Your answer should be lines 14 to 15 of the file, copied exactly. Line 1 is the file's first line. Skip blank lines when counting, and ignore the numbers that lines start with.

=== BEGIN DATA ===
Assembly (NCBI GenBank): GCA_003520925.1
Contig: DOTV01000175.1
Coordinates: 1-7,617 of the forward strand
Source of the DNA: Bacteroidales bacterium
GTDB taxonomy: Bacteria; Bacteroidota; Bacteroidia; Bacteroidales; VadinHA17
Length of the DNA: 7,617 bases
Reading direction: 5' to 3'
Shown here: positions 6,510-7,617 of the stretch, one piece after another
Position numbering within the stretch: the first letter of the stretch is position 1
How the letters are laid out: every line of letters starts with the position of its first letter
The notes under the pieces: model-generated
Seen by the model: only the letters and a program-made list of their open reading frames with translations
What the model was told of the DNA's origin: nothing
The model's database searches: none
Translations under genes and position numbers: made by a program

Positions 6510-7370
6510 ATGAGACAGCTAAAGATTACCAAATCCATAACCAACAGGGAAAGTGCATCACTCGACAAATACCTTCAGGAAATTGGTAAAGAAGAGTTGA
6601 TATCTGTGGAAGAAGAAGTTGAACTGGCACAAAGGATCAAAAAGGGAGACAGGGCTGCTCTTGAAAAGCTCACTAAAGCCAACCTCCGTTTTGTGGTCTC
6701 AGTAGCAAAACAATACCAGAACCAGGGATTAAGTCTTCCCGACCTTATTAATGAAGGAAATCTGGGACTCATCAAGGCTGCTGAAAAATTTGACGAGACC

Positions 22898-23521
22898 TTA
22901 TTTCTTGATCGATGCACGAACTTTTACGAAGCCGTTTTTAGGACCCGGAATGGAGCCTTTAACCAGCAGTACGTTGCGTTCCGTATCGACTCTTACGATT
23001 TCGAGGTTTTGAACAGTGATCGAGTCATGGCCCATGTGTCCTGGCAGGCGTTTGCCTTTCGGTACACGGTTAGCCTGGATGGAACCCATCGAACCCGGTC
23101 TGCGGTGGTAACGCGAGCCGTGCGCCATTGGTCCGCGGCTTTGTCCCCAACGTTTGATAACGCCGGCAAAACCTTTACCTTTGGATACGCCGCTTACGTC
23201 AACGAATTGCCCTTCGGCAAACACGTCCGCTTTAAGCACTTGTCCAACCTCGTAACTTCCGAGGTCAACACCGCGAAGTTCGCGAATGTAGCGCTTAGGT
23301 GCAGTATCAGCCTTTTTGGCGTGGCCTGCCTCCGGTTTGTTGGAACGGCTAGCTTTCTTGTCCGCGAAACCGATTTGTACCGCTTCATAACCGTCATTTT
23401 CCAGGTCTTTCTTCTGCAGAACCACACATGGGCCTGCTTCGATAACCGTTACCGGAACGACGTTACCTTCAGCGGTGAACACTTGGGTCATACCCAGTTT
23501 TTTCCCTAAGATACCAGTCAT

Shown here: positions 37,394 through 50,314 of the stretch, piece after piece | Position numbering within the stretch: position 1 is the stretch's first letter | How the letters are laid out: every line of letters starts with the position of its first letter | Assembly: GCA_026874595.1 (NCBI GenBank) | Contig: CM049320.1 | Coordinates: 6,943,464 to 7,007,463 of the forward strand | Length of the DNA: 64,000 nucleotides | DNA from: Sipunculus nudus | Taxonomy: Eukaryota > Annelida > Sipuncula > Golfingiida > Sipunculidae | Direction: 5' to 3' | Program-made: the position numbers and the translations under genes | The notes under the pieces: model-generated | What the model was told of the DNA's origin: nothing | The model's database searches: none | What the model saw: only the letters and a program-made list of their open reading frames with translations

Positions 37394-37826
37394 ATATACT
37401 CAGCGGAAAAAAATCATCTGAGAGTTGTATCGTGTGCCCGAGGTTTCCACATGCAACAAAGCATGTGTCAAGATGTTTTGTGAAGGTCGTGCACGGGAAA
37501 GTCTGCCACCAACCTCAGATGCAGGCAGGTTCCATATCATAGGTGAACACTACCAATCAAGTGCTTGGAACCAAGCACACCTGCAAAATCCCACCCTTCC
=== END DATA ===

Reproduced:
The model's database searches: none
Translations under genes and position numbers: made by a program